Articles filed under Impact on Landscape from Canada
Given its natural beauty, why would anyone want to erect 43 steel towers on this landscape? According to the Manitoulin Coalition for Safe Energy Alternatives, the wind turbines destined for McLean's Mountain will be 26 stories high. ...An industrial-scale wind turbine installation does not suit this landscape.
There is not an ill wind blowing around Algoma country these days, but there sure is something horrible trying to capture that wind. Under the guise of green and renewable energy, wind turbines are set to make their presence known on the north shore of Lake Superior -from Heyden to Wawa.
Wind turbine companies have signed leases in the areas surrounding Stratford, Mitchell, Sebringville and St. Marys and are currently canvassing Fullarton and Hibbert wards. Once leases are signed, our neighbourhoods will become what every other community with turbines have become: divided, neighbour against neighbour, communities split because of secrecy and fear of the health problems that develop.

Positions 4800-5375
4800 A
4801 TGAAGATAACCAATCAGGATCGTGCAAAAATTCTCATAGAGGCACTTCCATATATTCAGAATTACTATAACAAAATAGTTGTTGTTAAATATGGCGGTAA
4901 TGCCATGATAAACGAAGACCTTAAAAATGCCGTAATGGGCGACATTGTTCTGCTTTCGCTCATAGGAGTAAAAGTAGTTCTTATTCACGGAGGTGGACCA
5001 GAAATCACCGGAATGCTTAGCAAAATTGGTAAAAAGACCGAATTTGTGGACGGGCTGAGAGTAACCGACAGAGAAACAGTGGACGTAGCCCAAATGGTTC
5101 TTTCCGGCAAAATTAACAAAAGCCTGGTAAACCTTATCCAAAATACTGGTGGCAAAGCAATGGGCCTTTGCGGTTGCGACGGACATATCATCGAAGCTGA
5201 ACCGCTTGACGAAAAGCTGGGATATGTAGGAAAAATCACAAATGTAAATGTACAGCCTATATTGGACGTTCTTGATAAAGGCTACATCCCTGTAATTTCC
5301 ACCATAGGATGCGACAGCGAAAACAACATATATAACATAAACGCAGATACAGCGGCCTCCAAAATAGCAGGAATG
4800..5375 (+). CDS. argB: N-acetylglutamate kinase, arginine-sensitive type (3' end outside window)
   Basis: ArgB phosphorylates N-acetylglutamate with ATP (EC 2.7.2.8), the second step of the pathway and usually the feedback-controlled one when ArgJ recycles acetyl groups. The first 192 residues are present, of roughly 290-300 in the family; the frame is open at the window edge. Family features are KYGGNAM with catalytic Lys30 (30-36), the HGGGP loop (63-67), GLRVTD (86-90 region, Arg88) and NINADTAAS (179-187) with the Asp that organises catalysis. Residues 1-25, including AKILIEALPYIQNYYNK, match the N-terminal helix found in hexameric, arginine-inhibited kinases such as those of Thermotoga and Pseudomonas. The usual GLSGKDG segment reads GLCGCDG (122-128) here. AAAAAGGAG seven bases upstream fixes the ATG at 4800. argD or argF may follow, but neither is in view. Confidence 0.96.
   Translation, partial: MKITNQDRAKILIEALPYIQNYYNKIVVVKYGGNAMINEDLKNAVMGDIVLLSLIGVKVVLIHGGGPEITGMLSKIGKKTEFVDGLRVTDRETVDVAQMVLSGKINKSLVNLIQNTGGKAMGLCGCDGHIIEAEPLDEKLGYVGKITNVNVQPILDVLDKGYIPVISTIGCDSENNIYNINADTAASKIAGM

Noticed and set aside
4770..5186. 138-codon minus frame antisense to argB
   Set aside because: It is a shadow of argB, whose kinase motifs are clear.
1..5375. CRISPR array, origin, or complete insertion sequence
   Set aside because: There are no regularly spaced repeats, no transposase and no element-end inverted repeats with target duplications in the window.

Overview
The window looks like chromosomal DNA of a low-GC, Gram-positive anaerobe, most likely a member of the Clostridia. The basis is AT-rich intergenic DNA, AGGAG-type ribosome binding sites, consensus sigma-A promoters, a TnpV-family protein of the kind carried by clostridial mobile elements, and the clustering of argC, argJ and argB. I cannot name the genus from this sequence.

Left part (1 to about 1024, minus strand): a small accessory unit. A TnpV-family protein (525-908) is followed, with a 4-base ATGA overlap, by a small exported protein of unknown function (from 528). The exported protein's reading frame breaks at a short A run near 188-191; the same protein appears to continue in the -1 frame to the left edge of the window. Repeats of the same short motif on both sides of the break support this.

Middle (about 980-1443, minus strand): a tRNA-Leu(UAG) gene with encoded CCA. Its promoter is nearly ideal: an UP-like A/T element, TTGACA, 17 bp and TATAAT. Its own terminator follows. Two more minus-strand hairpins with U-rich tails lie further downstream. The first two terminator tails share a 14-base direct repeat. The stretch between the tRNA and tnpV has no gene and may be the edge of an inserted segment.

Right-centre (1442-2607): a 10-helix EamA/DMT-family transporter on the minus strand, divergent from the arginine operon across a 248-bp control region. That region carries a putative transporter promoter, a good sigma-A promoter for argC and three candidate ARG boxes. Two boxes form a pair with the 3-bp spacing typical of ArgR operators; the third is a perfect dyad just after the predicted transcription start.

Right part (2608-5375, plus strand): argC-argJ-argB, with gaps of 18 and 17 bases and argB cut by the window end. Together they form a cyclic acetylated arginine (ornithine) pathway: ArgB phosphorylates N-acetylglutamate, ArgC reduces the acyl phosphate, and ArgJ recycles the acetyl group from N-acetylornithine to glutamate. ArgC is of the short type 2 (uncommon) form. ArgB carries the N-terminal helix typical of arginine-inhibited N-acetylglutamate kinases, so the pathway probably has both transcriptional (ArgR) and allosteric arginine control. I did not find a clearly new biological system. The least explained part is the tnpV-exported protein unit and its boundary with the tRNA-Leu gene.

Ontario has become a "free for all" for wind farm corporations from all over north America. These companies are being handed our province on a silver platter to erect massive turbines without being accountable for what happens after they've been erected - and our provincial government has no way of holding them accountable.
Keith Stelling lives on Arran Lake and relishes in being a proponent of NIMBYism - Not in My Back Yard. And it's for a good reason, he says. "My backyard is worth protecting. I feel I have a responsibility to protect the heritage of our children and grandchildren. It's going to be destroyed if we let this go ahead," said Stelling, who spent three years studying the flora and fauna of the Arran Lake area.